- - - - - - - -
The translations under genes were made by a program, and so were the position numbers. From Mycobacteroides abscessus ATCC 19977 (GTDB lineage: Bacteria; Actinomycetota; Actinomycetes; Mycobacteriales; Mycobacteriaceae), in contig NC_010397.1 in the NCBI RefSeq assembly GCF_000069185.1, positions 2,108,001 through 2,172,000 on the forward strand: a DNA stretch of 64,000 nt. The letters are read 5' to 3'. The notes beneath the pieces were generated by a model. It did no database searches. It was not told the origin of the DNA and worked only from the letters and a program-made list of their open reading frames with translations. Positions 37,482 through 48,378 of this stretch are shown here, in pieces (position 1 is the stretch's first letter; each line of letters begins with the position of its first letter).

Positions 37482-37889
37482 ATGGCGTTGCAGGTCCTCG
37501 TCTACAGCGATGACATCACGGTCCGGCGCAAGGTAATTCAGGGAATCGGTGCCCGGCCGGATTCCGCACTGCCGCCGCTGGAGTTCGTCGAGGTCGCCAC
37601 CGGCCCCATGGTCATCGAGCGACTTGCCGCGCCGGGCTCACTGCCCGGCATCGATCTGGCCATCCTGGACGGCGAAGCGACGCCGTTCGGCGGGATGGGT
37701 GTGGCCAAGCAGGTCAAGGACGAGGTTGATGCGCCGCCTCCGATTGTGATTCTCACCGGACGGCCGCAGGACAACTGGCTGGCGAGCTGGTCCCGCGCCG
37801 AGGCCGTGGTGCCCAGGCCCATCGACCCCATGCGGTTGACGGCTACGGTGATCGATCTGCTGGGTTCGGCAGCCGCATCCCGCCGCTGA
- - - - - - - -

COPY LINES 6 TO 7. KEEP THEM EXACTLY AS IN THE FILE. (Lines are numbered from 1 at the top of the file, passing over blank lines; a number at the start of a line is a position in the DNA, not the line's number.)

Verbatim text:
37701 GTGGCCAAGCAGGTCAAGGACGAGGTTGATGCGCCGCCTCCGATTGTGATTCTCACCGGACGGCCGCAGGACAACTGGCTGGCGAGCTGGTCCCGCGCCG
37801 AGGCCGTGGTGCCCAGGCCCATCGACCCCATGCGGTTGACGGCTACGGTGATCGATCTGCTGGGTTCGGCAGCCGCATCCCGCCGCTGA